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Oxford Companion to Sugar and Sweets

Oxford Companion to Sugar and Sweets

By Darra Goldstein

Published 2015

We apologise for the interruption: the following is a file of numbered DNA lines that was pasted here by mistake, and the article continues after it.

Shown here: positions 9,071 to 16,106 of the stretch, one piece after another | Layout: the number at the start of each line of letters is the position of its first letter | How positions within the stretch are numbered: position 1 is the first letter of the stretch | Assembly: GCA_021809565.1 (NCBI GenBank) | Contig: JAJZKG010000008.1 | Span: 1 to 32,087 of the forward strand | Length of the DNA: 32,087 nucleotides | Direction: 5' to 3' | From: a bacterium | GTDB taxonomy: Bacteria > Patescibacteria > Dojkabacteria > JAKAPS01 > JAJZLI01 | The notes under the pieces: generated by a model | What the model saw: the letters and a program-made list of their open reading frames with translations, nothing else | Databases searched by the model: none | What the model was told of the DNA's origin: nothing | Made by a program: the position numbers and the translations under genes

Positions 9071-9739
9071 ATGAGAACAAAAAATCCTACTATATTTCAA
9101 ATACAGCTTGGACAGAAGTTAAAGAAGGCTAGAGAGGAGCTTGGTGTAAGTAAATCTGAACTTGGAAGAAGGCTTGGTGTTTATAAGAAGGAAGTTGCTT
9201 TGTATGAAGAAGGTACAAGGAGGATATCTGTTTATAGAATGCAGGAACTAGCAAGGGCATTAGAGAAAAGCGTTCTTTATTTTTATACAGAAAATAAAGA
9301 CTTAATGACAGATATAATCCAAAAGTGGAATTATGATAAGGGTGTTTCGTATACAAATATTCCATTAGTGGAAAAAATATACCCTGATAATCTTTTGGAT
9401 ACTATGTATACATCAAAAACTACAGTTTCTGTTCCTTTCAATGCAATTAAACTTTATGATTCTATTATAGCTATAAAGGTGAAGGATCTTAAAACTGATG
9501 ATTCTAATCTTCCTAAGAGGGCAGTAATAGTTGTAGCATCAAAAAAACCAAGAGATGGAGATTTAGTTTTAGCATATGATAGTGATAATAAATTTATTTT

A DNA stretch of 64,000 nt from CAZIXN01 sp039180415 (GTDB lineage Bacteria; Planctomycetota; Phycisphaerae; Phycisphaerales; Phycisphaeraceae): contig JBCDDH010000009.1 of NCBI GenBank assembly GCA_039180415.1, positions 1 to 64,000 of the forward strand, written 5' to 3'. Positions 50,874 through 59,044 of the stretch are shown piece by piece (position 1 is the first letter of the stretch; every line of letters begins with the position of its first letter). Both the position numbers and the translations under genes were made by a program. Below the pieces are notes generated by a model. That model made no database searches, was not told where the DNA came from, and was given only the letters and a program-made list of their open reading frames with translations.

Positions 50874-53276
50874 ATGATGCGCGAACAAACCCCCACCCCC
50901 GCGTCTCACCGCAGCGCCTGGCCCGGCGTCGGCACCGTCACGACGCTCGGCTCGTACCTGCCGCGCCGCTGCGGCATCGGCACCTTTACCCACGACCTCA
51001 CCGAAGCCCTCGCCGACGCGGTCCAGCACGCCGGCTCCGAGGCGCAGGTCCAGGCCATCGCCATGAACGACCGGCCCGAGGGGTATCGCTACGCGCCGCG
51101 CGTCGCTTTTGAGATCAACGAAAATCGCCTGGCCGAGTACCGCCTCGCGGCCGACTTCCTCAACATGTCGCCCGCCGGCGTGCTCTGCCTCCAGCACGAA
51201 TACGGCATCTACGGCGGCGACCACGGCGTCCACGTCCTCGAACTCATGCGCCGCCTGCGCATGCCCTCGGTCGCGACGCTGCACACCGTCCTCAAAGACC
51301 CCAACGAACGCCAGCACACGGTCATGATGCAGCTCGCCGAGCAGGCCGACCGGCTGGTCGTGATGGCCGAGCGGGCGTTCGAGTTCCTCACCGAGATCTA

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Among the Nordic countries, Finland is often seen as an outlier, partly because Finns don’t speak the mutually intelligible languages of the Danes, Norwegians, and Swedes. The country’s culinary traditions differ, too, having been influenced by Russia rather than by the French haute cuisine embraced by the royal kingdoms of Denmark, Norway, and Sweden. Finnish culinary practices tend to be less elaborate than those of its neighbors. With nearly 40 different types of edible berries, Finland often features fruit in desserts, along with an enticing array of dairy products. In the summer, berries are baked into mustikkapiirakka, Finland’s iconic blueberry pie, or pressed and whipped into light-as-air vispipuuro, a lingonberry and semolina pudding. The oven-baked Åland pancake, a specialty of the Baltic islands between Finland and Sweden, is based on semolina or rice pudding inflected with cardamom and served with stewed prunes and whipped cream. On the mainland, Tiger Cake, a chocolate-marbled pound cake, appears on the coffee table that is as much a tradition in Finland as elsewhere.